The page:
Tracking hot trends with Trendio, Web 2.0 style 28 February, 2007 — Stuart Brown
Disclosure: This is a paid review via the service at ReviewMe. The opinions in this post are unbiased and my own, however.
I love statistics. Whether it's my Techorati ranking, web server log files or my FeedBurner subscriber numbers, the numbers that shape my work are a fascination. I'm sure it's the same for a lot of bloggers out there too - surely most must have obsessive-compulsive like desires to keep up to date with figures?
Trendio has a strong grounding in statistics and word analysis - indeed, it's like a meme stockmarket, tracking the popularity of key words in news stories. Unusually amongst the swathe of Web2 startups, they've managed to get some major press coverage, including The Wall Street Journal and Time Magazine.
Indeed, if the Alexa stats are anything to go by, the press coverage caused quite a stir back in June 2006, and it's only just now that the traffic to Trendio is seeing some recovery.
It's an interesting idea, and although the stock-market idea has been tried before (CelebDAQ, for instance), it's not been done in quite this way yet. Being able to trade on a particular keyword, as well as famous names, means there's quite a variety of things to 'purchase' - from newsy keywords, through politics, business, entertainment, sports and technology. If you're banking on the pseudo-planet Pluto heading back into the news, then you can invest your scrip currency - 'Trendillions' - there. Ditto for Mac OS X, Barack Obama or Manchester United.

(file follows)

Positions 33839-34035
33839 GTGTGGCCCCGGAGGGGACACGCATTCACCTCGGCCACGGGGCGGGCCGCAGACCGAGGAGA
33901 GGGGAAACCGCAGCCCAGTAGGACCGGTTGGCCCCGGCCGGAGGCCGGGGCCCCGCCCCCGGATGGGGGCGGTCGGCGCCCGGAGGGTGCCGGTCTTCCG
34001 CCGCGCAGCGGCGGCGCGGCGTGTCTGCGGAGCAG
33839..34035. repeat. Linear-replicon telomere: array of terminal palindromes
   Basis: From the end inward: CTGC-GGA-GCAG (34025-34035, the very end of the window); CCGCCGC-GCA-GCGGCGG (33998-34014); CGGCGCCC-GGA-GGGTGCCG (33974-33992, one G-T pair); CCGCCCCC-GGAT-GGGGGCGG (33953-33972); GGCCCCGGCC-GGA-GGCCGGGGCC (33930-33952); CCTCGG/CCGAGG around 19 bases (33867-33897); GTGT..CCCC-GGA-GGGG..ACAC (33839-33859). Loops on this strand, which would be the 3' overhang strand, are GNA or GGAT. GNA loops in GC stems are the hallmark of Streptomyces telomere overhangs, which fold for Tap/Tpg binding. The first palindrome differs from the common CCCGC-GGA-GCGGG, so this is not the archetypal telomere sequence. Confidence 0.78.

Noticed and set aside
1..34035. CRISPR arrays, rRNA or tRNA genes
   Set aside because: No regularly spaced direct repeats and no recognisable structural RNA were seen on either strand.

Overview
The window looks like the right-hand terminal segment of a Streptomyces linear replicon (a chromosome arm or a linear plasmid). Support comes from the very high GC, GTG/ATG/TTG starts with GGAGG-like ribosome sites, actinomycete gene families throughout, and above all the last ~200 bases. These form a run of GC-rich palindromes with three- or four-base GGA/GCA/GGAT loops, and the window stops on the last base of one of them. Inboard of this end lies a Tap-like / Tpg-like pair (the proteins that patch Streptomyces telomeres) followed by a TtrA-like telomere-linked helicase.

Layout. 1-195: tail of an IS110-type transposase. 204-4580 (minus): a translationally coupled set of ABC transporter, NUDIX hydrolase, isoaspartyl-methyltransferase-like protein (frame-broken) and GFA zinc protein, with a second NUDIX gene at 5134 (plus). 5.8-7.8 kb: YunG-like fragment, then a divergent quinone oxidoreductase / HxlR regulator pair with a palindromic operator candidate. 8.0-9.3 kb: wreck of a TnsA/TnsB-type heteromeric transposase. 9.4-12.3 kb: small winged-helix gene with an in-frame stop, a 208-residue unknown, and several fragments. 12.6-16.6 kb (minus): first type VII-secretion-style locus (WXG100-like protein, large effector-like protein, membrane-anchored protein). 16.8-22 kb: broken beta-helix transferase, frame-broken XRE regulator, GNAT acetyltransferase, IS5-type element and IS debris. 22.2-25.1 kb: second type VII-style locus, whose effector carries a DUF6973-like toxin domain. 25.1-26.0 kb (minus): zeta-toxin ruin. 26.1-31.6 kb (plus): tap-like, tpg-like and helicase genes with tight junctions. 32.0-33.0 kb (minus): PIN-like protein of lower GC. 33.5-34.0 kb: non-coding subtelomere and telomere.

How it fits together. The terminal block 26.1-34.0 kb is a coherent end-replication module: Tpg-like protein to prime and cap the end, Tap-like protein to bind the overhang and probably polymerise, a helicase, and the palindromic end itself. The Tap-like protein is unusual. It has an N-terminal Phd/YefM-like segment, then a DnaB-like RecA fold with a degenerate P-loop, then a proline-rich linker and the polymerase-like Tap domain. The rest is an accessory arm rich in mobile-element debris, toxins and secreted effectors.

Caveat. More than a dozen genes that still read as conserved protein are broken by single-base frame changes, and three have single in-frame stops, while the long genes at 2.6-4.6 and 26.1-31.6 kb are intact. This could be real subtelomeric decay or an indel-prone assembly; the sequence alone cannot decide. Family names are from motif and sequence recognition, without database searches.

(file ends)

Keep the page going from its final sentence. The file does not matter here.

The interface is as Web2.0-esque as the name would imply, decked out in a shade of green somewhere between Technorati and Writely. The interface is the requisite mix of Flash and AJAX, although it's more understated and usable than some Web2 monstrosities. Purchasing virtual stocks is as simple as you'd need it to be, and tracking your portfolio is relatively clear.
Beyond the basic operations however, some of the more advanced navigation is more obscure - changing the date range on tracker graphs is clumsy (and, at times, a little slow) - and not everything is in a logical place. I get the impression that the front page isn't as appealing to first-time visitors as it could be, either - despite the addition of introductory videos, it's all rather overwhelming.
Although the graphs are novel, the statistics are of dubious worth and don't have the depth or breadth to draw users back from that standpoint. There's not enough going on, activity wise, to make it exciting - and most of the peaks and troughs in the stats are a mystery, unlike the related news tabs found in Google Trends.
The community aspect is a little lacklustre, too - there's a forum, sure, but there's little in the way of integrated social aspects - no simple tracking what your friends have been doing, no mini-leagues or means. There are small aspects implemented, but there could be a lot more.
I suppose some of the shortcomings can & will be remedied as the site matures, and engenders a more loyal set of users - and for now it has a few interesting features - but I suspect I'll soon tire of trading on buzz, just as I got tired of trading on the CelebDAQ (And that was 4 years ago now, before this 'Web 2.0' malarkey)...
A relatively fun diversion, but ultimately lacking in usefulness and key community features.